The results of a study commissioned by the European Food Safety Authority (EFSA), led by the Joint Research Centre (JRC) of the European Commission, were published in a review paper on June 16, 2016, in the peer-reviewed journal Trends in Food Science & Technology. The scientists examined the scope of nanomaterial (NM) applications, both already marketed and under development, in agriculture, animal feed, food processing, novel foods, food additives, and food contact materials (FCMs).
The majority of currently marketed NM applications are used in the food sector, as food additives and in FCMs. More NM applications are currently being developed for these two product categories, but also for novel foods, feed, biocides, pesticides, and fertilizers areas. Nanoencapsulates, silver, titanium dioxide, and silica currently are used most often. Research and development efforts focus particularly on nanoencapsulates and nanocomposites. Comparing between applications already used and those being developed, a trend from inorganic to organic nanomaterials can be observed.
For FCMs in particular, NMs are applied in food packaging and storing, cooking equipment, coating of processing surfaces, and nanosieves or nanomembranes. Of these applications, NMs are most often incorporated in the package and storage materials serving to prolong the food’s freshness and increase its shelf-life. For example, nanocomposites can provide improved mechanical, thermal, and barrier properties, and introduce additional functions, such as antimicrobial actions, but also oxygen scavenging or ethylene removal. Nanosensors can be used to monitor food quality in real time. In food processing, nanosieves and nanomembranes are being increasingly used to separate undesired components from food, for example to filter out bacteria.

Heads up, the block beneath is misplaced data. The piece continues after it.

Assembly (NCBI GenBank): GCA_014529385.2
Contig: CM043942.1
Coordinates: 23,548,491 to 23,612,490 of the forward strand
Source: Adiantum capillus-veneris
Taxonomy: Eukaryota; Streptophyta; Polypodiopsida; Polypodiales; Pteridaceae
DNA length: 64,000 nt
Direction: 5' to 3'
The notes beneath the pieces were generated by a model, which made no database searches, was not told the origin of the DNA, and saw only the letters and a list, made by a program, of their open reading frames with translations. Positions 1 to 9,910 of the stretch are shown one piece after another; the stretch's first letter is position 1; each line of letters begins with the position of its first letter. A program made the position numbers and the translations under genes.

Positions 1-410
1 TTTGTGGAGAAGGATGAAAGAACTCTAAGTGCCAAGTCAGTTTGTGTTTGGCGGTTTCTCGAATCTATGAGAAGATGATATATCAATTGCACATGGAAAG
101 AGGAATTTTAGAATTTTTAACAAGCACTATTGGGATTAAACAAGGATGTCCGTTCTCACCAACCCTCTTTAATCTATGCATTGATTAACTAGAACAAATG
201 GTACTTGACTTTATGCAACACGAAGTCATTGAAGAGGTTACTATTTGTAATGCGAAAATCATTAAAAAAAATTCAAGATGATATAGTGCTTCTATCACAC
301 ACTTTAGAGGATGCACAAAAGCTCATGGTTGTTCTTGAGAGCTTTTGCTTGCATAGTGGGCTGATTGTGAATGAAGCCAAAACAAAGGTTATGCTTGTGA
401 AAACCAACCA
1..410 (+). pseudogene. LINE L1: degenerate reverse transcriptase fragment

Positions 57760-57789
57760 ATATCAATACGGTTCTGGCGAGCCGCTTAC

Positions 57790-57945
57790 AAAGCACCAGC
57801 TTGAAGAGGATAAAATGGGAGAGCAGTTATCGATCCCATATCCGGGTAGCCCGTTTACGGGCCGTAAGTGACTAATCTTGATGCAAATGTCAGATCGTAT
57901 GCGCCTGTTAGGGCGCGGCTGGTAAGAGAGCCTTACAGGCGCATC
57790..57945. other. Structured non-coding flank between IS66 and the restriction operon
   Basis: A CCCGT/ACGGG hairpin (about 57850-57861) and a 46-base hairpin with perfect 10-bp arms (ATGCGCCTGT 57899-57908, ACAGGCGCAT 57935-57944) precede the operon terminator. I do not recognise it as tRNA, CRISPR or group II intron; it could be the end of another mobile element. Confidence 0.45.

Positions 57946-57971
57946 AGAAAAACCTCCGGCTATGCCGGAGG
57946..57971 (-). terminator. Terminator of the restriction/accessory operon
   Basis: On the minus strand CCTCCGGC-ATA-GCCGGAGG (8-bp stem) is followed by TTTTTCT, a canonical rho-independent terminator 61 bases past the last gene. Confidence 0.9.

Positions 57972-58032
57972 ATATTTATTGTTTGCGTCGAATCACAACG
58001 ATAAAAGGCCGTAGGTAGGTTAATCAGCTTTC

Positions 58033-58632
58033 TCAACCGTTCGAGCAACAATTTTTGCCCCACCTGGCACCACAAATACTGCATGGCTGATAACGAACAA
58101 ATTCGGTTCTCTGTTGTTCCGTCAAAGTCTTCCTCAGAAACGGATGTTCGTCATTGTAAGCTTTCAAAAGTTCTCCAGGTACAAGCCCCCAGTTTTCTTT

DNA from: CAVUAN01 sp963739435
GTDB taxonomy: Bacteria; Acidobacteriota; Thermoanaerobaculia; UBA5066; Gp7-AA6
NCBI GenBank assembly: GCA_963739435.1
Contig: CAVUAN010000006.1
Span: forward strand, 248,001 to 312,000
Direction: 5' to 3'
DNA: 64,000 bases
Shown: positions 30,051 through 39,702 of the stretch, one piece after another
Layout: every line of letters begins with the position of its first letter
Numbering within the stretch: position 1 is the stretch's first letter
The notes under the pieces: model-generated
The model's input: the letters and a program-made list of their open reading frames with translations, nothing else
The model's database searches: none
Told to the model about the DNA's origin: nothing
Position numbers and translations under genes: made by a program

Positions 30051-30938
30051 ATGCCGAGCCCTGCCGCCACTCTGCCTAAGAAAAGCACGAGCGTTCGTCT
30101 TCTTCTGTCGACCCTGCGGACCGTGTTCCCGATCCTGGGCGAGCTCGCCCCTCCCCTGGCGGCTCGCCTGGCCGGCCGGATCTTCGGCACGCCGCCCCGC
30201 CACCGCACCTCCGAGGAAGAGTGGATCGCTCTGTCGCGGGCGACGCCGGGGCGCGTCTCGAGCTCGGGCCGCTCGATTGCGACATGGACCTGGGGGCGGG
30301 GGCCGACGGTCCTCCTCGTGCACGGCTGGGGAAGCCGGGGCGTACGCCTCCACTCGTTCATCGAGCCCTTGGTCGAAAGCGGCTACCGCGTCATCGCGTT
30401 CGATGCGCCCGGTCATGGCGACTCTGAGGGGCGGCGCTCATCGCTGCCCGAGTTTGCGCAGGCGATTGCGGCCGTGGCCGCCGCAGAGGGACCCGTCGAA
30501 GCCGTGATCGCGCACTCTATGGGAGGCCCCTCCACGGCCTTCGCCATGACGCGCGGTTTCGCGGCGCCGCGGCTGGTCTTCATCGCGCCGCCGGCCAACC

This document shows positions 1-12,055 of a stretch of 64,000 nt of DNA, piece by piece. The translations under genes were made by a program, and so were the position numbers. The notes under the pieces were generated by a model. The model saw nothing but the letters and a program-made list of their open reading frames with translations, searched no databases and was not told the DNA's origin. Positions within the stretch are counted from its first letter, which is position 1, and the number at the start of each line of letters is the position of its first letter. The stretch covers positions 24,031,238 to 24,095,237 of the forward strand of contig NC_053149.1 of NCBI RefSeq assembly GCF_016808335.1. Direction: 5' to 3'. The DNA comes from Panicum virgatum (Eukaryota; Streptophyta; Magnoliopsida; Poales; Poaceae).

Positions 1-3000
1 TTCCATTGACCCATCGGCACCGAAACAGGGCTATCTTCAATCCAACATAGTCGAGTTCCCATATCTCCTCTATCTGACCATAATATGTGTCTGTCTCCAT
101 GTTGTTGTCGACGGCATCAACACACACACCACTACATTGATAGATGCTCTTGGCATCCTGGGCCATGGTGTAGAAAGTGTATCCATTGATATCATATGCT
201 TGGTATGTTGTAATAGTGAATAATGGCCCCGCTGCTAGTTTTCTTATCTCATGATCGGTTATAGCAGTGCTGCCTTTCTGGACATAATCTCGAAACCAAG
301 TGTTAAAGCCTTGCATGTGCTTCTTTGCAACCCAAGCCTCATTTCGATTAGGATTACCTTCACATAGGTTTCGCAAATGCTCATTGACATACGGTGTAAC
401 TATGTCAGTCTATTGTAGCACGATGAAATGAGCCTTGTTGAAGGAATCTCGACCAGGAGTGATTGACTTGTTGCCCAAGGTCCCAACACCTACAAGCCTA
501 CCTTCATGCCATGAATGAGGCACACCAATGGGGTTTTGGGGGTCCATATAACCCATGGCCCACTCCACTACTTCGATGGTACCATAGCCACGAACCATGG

Currently, 45% of nanoenabled packaging is used in the Asia and Pacific area, followed by the U.S. and Australia, and much less nanotechnology applications are in use in the EU. The nanoforms authorized for use in FCMs in the EU include “titanium nitride, silicon dioxide, carbon black, (butadiene, ethyl acrylate, methyl methacrylate, styrene) copolymer in nanoform cross-linked with divinylbenzene, cross-linked with 1,3-butanediol dimethacrylate or not cross-linked, and kaolin”. For all these materials, risk assessment was based on zero exposure, because no migration of the NM to the food was demonstrated. More NM applications are currently under evaluation in the EU.
Nanotechnology Industries Association (August 1, 2016). “New JRC report provides overview of nanomaterials in food, feed and ag.”
Peters, R. et al. (2016). “Nanomaterials for products and application in agriculture, feed and food.” Trends in Food Science & Technology 54: 155-164.